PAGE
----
If you’ve been following our massive influx of videos, tweets, flickr photos or articles, you’re savvy to our past weeks adventure where we brought a handful of bloggers to Barcelona from around the the world to experience Spain’s largest food and wine conferences called, Alimentaria. With the support of INCAVI, DO Emporda and DO Catalunya, bloggers from all walks of life including: journalism, winemaking, videoblogging, marketing and gastronomy, spent 4 days immersed in Catalan food and culture.
We began our adventure on Monday, when Ryan O’Connell, Oliver Styles, Michael Oudyn, Mark Tafoya (aka Chef Mark) and Andre Ribeirinho joined us on a full tour of the winery, Freixenet (Click here to read our bodega profile). What does the “full tour” consist of? The visit includes a video recap of the Freixenet’s rise to fame (though in desperate need of modernization); an educational walking tour covering 4 subterranean levels; and a funky train ride weaving your way through the entire structure that produces 200 million bottles a year! For thrill factor alone, it’s a must see!
Freixenet’s international fame extends well beyond their black label Cordon Negro Cava to include a highly innovative marketing strategy. Whether we’re speaking of their mischievous (and slightly creepy) looking logo with the little boy in the red hat holding a bottle of cava, approximately the same size and weight as the child, or their legendary Christmas commercials featuring names such as Martin Scorsese, Gwenyth Paltrow and Demi Moore, their marketing savvy has allowed them dominate exports accounting for over 50% of all Spanish sparkling wine production and 80% of exports.
But what you may not know of Freixenet is that they also feature a wide range of high end wines, as well as side projects that are rarely heard of outside of their specific market. Groupo Freixenet owns a handful of Cava wineries throughout the Penedes, including Castellblanch, Segura Viudas, Conde de Caralt and Canals & Nubiola, not to mention wineries in Galicia, Castilla y La Mancha, Argentina and California, to name a few. A couple of their high end cavas worthy of your attention include the Reserva Real and the Cuvee D.S., both of which are extraordinary.
Have you heard of a dessert sparkling wine made exclusively of Malvasia? Trust me, not typical. The Malvasia Dessert Cava is one of those rare sparkling wines that make you cock your head in curiosity while your stomach flutters in excitement. Aromas of citrus and mature apple leap from the glass, followed by rich undertones of butter pastry, smoke and honey. In the mouth, the wine is bright and zesty with a lush, round mouthfeel, and a long honey and citrus finish with lingering flavors of mature white fruit and bread. In terms of dessert wines, I sincerely recommend this one!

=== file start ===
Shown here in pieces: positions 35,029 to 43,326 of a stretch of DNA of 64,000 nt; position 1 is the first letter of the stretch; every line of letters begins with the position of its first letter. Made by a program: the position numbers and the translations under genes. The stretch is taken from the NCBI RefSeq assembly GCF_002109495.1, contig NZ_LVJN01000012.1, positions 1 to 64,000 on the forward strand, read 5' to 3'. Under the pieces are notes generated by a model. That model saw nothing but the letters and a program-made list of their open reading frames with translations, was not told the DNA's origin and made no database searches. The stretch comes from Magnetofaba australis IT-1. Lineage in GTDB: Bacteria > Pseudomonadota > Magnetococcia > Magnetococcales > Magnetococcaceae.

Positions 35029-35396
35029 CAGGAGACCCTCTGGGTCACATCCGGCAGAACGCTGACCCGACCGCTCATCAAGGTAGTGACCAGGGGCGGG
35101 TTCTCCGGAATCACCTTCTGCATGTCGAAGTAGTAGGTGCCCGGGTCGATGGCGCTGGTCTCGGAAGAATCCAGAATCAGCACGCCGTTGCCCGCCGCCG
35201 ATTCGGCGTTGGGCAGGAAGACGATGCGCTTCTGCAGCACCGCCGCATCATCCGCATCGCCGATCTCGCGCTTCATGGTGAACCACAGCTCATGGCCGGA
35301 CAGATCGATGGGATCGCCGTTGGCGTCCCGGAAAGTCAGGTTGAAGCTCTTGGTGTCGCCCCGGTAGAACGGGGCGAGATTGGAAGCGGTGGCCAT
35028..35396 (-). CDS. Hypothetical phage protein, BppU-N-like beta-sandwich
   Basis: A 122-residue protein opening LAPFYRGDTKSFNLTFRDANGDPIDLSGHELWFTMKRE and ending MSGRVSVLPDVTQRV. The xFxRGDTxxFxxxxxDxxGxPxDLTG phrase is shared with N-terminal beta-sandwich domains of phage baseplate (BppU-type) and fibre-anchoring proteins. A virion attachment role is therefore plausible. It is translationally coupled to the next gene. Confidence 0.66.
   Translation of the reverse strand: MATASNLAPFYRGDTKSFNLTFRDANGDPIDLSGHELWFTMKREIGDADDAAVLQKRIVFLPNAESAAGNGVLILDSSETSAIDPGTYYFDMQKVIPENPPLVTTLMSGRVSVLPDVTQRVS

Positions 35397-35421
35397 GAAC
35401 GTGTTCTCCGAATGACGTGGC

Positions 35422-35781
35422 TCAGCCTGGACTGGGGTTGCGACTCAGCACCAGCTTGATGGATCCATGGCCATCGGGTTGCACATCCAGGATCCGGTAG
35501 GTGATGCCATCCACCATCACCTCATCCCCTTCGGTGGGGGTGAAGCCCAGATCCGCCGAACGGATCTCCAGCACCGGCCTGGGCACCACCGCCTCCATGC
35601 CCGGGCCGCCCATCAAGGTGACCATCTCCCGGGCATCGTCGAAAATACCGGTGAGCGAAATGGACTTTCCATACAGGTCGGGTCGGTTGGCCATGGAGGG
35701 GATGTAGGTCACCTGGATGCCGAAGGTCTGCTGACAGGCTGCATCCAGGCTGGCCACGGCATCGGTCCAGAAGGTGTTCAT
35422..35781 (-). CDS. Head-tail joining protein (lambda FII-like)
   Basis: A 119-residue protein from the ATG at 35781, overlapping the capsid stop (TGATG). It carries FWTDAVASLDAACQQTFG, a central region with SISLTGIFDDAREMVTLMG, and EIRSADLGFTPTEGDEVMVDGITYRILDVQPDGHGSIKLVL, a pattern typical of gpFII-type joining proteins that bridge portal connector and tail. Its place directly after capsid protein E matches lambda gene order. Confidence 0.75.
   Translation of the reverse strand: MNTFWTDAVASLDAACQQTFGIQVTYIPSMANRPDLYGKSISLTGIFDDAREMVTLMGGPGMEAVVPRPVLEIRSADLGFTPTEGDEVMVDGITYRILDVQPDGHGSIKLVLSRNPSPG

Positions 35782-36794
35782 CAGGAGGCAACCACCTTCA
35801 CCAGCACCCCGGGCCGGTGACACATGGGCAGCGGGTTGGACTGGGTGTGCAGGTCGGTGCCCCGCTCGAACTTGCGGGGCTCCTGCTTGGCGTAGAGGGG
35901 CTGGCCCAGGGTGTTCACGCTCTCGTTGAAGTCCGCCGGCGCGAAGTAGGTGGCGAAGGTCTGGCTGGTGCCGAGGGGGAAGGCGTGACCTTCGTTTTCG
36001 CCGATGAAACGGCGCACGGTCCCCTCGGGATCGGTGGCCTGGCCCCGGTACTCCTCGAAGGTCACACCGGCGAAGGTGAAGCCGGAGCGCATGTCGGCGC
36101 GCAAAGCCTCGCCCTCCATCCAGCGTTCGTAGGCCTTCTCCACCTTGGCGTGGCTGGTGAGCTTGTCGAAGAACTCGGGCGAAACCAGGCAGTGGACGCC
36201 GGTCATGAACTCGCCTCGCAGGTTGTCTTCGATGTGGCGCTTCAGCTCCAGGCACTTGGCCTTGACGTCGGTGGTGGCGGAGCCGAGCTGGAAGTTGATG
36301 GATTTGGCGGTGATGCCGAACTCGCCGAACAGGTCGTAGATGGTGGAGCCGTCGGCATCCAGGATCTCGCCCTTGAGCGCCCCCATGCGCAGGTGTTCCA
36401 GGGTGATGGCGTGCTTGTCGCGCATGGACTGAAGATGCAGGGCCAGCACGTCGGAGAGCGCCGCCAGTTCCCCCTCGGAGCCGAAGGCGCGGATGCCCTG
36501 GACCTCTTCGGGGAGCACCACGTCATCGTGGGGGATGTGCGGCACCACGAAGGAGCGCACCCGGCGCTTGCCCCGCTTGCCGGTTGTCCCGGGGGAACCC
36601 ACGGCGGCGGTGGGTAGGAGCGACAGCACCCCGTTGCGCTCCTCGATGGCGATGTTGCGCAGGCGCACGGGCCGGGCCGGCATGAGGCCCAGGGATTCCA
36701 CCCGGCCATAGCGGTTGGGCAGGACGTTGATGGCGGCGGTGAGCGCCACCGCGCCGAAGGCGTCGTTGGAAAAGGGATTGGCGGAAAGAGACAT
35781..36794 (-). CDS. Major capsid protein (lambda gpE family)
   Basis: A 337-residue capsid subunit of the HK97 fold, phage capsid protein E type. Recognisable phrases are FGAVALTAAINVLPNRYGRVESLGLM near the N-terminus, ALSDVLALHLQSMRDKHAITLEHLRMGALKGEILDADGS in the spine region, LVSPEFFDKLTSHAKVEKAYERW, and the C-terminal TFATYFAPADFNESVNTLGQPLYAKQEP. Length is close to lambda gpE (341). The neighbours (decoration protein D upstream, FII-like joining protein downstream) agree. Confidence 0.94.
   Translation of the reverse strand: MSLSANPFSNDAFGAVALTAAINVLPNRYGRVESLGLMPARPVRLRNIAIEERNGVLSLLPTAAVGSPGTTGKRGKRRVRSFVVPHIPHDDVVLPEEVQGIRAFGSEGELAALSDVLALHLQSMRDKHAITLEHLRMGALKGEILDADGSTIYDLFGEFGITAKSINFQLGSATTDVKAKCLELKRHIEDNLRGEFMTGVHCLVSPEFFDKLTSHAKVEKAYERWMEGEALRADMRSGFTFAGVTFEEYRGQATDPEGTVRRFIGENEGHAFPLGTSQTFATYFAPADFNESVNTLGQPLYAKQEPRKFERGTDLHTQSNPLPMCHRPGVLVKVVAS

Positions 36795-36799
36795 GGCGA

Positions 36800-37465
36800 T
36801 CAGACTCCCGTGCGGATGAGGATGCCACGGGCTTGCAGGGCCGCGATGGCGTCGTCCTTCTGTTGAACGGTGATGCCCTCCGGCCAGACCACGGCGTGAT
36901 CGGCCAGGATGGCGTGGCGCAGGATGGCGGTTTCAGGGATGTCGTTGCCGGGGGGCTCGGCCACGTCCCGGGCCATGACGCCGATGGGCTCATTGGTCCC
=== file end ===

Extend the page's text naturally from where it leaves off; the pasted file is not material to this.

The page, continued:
As for their numerous side projects, keep your eye out for Oroya, made by Japanese winemaker Yoko Sato. This was specifically elaborated to pair with sushi and made from Airen, Macabeo and Moscatel grapes. Unfortunately, I didn’t taste this wine with sushi, but I can see how Airen’s fruit forward nature, combined with Macabeo’s acidity and Muscat’s florality would be a killer pairing with my favorite nigiri, tobiko with quail egg (tobiko = flying fish roe).
Come evening, this ragtag gang of bloggers meandered through the winding streets of the Raval to a hidden little wine bar called Bodega 1800. Located just behind the famous La Boqueria, the bar boasts of delicious little montaditos (various fixings over a slice of baguette) at 3.50 euros a piece including: pork loin over a mustard and mayonnaise salsa and topped with caramelized onions, Asturian Cabrales cheese with Cava, piquillo pepper over fresh tuna and drizzled with a basalmic vinegar reduction, chopped eggplant and onion topped with butifarra and parsley and steak tartar. No larger than our living room, which is hobbit sized, Bodega 1800 adorns its exposed brick walls with a unique mix of wines from across Spain, displaying its loyalty to taste and quality over fame and showmanship. Wines are worthy of purchase, as they’re sold at competitive prices, the drawback being that if you choose to buy a bottle, they tack on an additional 10 euros corkage fee. Seems a little impractical if you buy the wine at the location where you’re drinking it, fortunately, we were given a very gracious exception.
Casting all corkage fees aside, we were allowed to bring in our crew of bloggers with their own various bottles at zero cost on the condition that we shared with the staff. This is what I call a fabulous business move that all restaurants should abide by! With wines ranging from the New York Finger Lakes Region to the Languedoc, and from Rioja to the Douro, the staff was immersed in a dozen half empty bottles by the end of the night.
Check out the entire Live Stream from Alimentaria, which include our tasting notes, photos, etc.
Not surprisingly, we were all a little worse for wear by the end of the evening, but spirits were incredibly high. Day 1 proved to be successful on several levels. Despite the rather precarious situation of bringing together a group of bloggers from around the world, personalities played together beautifully, provoking large bouts of bellyaching laughter and cheek expanding smiles. Add the common passion for food, wine, storytelling and travel, and you have a party in a basket.
If only WIFI played well in Spain
Stay tuned for several more photos, videos and articles in the near future!